Measuring inherent risk is necessary to set the tone for how much due diligence you will be doing on a vendor and the frequency that you will be performing the due diligence activities. The correct depth and breadth of the due diligence along with the correct frequency ensures that the correct amount of time is spent answering the correct questions, and those answers are updated at the correct rate.
Inherent risk is the amount of risk that exists in the absence of controls. Therefore, when evaluating inherent risk, you must look at the situation as would exist with no controls in place and not the current situation, where there are most certainly controls in place.
Do not be tempted to redefine inherent risk to make it easier to evaluate. Redefining inherent risk as the risk with the current controls in place assumes that the current controls will stay in place and assumes that you have reviewed them. This is also exactly the definition of residual risk: the amount of risk that remains after controls are accounted for.
With that definition firmly in mind, evaluate the inherent risk of the no control situation by answering a set of questions that evaluate the risk in this condition. Questions include a variety of topics that are independent of controls. One topic is nonpublic personal information (NPI). Questions evaluate whether NPI is sent to the vendor or not, the amount and type of private information sent, what it is used for, and whether that information is passed on to subservice organizations.
Another topic is how closely tied to your business is the vendor? This is reflected both in how quickly you can replace them and how quickly your institution will start to suffer consequences when something happens to the vendor.
How quickly you can replace the vendor is measured in two dimensions. The first dimension is how quickly can you find another vendor, perform the appropriate level of due diligence, and negotiate and execute a contract. The second dimension is how quickly the solution be can implemented. This dimension may include installation, configuration, customization, and integration with other systems. It may include data loading, validating the data loading, and testing the system. Finally, it may include training and a lot more support than normal given the emergency nature of the rollout. These considerations are for IT systems, and similar considerations are important for other types of products and solutions.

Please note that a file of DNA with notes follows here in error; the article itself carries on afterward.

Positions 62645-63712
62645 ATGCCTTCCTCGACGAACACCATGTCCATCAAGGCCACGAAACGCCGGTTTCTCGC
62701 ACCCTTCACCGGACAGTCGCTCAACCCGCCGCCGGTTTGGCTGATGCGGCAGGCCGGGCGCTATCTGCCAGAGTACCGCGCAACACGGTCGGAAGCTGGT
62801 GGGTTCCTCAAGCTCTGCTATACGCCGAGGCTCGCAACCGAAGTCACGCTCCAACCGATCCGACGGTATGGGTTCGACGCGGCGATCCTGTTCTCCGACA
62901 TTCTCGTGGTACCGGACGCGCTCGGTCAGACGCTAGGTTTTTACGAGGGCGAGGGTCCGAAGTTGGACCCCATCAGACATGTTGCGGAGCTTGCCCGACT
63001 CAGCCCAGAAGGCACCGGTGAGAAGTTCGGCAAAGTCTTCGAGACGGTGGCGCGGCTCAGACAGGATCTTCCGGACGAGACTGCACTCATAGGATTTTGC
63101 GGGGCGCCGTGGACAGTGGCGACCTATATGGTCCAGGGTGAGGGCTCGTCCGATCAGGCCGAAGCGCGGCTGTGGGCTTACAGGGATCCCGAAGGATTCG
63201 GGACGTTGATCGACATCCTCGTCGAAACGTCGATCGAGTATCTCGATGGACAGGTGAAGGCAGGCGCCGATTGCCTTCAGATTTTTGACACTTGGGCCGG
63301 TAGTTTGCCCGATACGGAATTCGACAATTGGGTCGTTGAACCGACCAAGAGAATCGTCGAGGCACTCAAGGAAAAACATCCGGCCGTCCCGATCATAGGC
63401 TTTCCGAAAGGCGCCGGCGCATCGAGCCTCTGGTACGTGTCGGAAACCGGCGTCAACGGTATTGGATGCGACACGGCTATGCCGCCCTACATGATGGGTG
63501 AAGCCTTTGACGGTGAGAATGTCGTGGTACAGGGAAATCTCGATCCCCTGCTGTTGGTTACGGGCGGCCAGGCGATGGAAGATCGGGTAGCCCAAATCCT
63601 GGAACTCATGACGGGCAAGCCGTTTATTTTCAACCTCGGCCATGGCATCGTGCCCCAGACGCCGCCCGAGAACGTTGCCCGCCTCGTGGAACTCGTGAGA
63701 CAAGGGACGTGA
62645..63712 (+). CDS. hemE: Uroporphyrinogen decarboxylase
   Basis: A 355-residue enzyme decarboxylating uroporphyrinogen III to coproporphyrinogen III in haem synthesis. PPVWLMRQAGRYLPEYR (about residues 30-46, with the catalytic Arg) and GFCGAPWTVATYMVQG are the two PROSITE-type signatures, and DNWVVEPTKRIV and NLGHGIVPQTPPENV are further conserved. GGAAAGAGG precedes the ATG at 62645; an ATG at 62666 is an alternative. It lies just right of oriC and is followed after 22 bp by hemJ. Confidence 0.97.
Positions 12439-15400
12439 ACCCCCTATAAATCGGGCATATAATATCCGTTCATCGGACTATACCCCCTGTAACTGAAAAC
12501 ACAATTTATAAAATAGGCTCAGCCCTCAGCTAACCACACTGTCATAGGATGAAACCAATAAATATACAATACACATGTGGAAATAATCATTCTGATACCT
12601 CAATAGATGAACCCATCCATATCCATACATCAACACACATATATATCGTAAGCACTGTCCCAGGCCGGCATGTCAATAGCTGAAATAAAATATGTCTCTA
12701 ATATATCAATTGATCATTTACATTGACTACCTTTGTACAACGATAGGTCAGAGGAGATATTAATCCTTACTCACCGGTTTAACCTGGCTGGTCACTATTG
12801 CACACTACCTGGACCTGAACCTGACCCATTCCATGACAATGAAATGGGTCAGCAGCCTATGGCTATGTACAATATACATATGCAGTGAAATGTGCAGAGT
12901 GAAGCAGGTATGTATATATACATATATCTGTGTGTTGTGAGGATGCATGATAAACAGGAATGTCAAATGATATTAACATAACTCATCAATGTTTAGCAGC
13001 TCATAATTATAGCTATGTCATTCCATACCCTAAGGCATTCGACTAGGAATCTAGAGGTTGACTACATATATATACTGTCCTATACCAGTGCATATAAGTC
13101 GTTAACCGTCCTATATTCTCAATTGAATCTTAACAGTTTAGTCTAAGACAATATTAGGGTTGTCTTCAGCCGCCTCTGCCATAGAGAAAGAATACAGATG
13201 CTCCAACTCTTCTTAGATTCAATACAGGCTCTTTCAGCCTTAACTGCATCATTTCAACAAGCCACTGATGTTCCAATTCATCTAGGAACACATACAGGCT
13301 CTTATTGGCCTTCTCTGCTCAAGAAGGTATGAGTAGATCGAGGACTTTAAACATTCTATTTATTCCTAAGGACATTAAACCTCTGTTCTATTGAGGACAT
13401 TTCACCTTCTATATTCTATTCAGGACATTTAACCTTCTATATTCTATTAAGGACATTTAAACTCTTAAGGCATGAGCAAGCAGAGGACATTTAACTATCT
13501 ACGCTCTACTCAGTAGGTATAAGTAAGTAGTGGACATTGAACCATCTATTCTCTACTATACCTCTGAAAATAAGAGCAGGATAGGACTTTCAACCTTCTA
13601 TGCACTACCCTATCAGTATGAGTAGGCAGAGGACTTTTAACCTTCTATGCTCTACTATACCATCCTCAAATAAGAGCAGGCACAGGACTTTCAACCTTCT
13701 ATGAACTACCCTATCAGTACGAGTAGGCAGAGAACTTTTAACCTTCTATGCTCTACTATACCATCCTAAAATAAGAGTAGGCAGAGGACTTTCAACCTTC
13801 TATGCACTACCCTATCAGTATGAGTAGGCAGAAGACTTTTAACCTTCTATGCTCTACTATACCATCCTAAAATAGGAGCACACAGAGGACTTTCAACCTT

Knowing how quickly your institution will start suffering consequences is also important, as it will indicate how quickly you need to implement your back up plan as supposed to obtaining another vendor, the type of planning you need, and any backup items that need to be in place or on hand. From an inherent risk perspective, knowing that a third party’s failure can have significant consequences quickly will drive more in depth and broad review of their controls.
Please note that not all consequences are directly monetary. There is reputational risk, which at the end of the day could have catastrophic monetary consequences but is sometimes missed or downplayed as it is viewed as a soft cost.
Your institution’s policies and the measurement of inherent risk must support each other. Both must recognize what inherent risk is and then require the appropriate depth, breadth, and frequency of residual risk evaluation based on your institution’s risk appetite.
Do you have the correct set of inherent risk questions, questions that support your policies, and measure the risk without controls in place?
Let us help you make sure you are not biting off more risk than your institution’s risk appetite can chew. We can help you make sense of inherent risk and implement the depth, breadth, and frequency of due diligence review to ensure you understand and can mitigate the level of residual risk posed by a vendor and their product or service.
Contact us to discover the best solution(s) to ease your burden and execute effective third party risk management.